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  5. I don’t even know if I have the heart to get into this, because I’m legitimately happy for Richt and I think he deserved to be fired in Athens. I’m able to simultaneously hold those positions, which seemingly puts me in the minority.

    I don’t doubt at all that McG made Richt’s life miserable the last few years in Athens and that he felt like he couldn’t get the support necessary to compete. But the context missing there is that a lot of that mess was Richt’s own doing, either through mismanagement or passivity: he promoted Willie two thumbs, then when that burned down, got completely rolled looking for a new DC (Chavis, Foster, and Kirby all played footsie long enough to get raises) only to settle for Grantham, let S&C fall miles behind bc of loyalty to DVH, ignored roster management at the same time the SEC West was oversigning in waves, let the 2012 roster get down to 68 players, and then hired Schotty. Notice that I’m not even touching on Pruitt—I don’t know what happened there one way or the other—maybe it was a fantastic hire (he’s a fantastic coach) or maybe he brought in a guy that had a mutiny planned to take over the HC job from day 1. I legitimately don’t know.

    I understand and do believe that Richt needed more support and more resources. However, I also get it from McG’s point of view that Richt hadn’t demonstrated that he really knew how to properly deploy those additional resources. Making multiple bad coordinator hires and trying to get halfway pregnant with Alabamazation probably doesn’t inspire a ton of confidence from your boss.

    All of this said, Richt clearly learned from all of this and negotiated the support and autonomy he never had in Athens into the job at Miami. Which is good, that’s what he should do and I’m glad. He’s calling plays again and looks 100x happier than he did in Athens. Miami isn’t nearly the fishbowl that Athens is and that probably fits his personality better.

    UGA benefited from Richt, but Richt benefited from UGA too. He’s ultimately going to be a better coach bc of what he learned from this time in Athens.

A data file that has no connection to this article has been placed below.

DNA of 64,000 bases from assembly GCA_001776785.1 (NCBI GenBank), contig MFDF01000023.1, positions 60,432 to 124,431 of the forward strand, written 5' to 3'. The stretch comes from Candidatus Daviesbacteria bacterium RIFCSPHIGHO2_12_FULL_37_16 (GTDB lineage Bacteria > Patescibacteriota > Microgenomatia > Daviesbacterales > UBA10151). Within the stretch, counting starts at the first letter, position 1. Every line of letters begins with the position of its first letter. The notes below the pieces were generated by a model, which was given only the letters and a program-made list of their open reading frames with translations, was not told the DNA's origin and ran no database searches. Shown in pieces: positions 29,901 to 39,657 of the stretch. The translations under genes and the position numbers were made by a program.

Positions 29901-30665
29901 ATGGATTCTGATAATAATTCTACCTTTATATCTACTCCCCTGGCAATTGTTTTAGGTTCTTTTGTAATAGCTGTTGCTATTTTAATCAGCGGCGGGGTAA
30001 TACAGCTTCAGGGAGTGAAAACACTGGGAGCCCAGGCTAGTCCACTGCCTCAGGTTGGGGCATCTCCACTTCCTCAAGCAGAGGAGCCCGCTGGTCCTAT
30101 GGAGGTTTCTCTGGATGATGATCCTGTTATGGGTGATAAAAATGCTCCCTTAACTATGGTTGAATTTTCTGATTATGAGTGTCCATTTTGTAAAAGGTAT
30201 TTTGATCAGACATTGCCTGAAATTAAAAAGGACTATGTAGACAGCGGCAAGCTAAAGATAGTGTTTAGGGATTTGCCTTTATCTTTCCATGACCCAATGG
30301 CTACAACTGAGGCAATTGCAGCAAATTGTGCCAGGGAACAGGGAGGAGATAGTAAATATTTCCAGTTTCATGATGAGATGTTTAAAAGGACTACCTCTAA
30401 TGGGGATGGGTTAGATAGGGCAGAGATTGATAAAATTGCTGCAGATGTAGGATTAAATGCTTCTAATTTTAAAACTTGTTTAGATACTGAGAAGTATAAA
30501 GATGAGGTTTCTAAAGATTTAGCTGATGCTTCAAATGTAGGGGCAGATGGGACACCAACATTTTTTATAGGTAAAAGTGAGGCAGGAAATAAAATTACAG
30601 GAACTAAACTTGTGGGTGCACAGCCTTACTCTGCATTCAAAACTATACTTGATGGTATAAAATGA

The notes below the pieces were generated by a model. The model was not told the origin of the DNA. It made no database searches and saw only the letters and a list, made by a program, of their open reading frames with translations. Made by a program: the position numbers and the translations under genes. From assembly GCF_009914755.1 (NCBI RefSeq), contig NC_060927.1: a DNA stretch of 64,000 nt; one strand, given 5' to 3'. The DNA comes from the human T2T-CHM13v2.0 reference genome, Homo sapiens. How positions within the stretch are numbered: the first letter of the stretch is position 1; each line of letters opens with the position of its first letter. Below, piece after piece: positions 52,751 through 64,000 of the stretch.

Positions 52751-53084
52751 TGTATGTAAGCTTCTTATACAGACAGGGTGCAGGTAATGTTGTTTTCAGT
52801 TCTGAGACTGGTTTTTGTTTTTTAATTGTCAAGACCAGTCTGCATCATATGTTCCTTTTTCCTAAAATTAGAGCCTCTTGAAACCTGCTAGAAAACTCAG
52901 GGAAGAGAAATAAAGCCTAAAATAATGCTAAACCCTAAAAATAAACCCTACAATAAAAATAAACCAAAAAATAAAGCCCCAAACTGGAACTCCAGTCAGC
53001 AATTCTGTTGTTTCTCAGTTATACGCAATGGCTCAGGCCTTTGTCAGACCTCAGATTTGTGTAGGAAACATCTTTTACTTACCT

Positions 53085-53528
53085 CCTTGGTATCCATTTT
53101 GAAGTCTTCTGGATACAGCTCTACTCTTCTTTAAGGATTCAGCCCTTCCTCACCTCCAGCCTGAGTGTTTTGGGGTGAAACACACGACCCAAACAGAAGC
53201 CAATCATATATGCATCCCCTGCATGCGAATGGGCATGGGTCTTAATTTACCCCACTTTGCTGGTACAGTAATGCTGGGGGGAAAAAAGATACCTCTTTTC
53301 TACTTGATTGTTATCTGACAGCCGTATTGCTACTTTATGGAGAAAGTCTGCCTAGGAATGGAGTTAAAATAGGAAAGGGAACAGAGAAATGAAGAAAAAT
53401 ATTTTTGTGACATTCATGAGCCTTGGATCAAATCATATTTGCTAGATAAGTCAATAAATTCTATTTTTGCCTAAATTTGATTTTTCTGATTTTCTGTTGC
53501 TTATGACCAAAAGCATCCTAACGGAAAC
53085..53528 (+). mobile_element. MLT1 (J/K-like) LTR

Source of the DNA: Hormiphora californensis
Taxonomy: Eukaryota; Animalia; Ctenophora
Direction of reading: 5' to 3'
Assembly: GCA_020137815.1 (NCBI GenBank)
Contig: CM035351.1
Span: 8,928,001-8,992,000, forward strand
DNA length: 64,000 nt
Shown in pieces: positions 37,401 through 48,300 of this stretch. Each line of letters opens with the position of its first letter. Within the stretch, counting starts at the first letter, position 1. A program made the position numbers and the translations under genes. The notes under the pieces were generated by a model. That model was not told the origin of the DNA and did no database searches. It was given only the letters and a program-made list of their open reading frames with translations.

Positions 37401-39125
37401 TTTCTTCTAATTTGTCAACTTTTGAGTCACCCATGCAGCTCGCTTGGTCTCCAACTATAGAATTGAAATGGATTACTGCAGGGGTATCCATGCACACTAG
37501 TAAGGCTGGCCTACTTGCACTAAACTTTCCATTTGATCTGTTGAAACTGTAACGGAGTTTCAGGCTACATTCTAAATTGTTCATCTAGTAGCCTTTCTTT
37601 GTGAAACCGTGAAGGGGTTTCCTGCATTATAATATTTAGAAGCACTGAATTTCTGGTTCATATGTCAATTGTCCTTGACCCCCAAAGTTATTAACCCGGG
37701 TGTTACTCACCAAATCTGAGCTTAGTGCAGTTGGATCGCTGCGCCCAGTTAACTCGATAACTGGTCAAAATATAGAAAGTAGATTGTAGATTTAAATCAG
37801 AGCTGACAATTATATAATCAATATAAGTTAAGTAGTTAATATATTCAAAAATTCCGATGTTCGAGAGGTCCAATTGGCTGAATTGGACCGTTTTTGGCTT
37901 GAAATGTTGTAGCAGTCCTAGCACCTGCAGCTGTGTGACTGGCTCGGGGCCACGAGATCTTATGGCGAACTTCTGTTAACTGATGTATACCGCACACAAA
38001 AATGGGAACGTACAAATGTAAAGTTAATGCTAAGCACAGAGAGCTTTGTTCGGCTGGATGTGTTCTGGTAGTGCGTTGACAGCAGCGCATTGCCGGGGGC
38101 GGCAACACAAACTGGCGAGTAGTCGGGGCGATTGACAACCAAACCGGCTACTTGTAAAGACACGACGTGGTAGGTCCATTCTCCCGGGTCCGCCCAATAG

Liked by 1 person

    • As far as missing context goes, I think Wolken took that into account with this:

      As content and peaceful as Richt seemed in his final years at Georgia, even as the criticism over his record in big games or lack of a national title mounted, it had all become too stale, too routine, too comfortable.

      Coaching tenures aren’t built to last these days as long as Richt’s run in the SEC, and what you’re seeing now at Miami is the direct result of a very good coach getting exactly the shot of adrenaline his career needed at precisely the time the Miami administration was ready to stop fooling around and invest in its football program.

      What we’ll never know — at least not until somebody writes that book about the 2015 season, anyway — is whether the administration’s lack of support caused Richt’s ennui, or whether Richt would have been just as detached regardless.

      Liked by 2 people

      • Far enough. Can we agree that coming out of the 2015 season, we were looking at have to make 2 new coordinator hires? And that there was a iffy at best track record there?

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        • You know that one of the sticking points on Richt signing his last contract was that he wanted more control over the offense and McGarity didn’t want to give him that, right?

          I agree that Pruitt was gone, no matter what.

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          • MDDawg

            I didn’t hear that about Richt wanting more control over the offense. Source? I’m genuinely curious.

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          • Yeah, I’ve heard that. I’d love to know how much truth there is to that.

            That last unsigned contract is an interesting piece in all of this too (I’ve also heard the sticking point was the number of booster club/fundraiser bullshit that was going to be required too).

            Who knows. You’re original point is correct: until the whole truth about how bad 2015 comes out, everyone is just making assumptions. However, Rocker’s “mutiny” quote is a huge tell IMO.

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            • You are correct about the sticking point, which was behind the debate over Richt becoming more active in the management of the offense. McGarity didn’t want Richt’s attention and time being taken away from fundraising and was concerned that Richt wanted to devote less attention to it, which he did.

              It’s interesting to note the compromise reached with Smart in that regard. He’s spending less time on fundraising, but devoting more of that limited time to high end donors.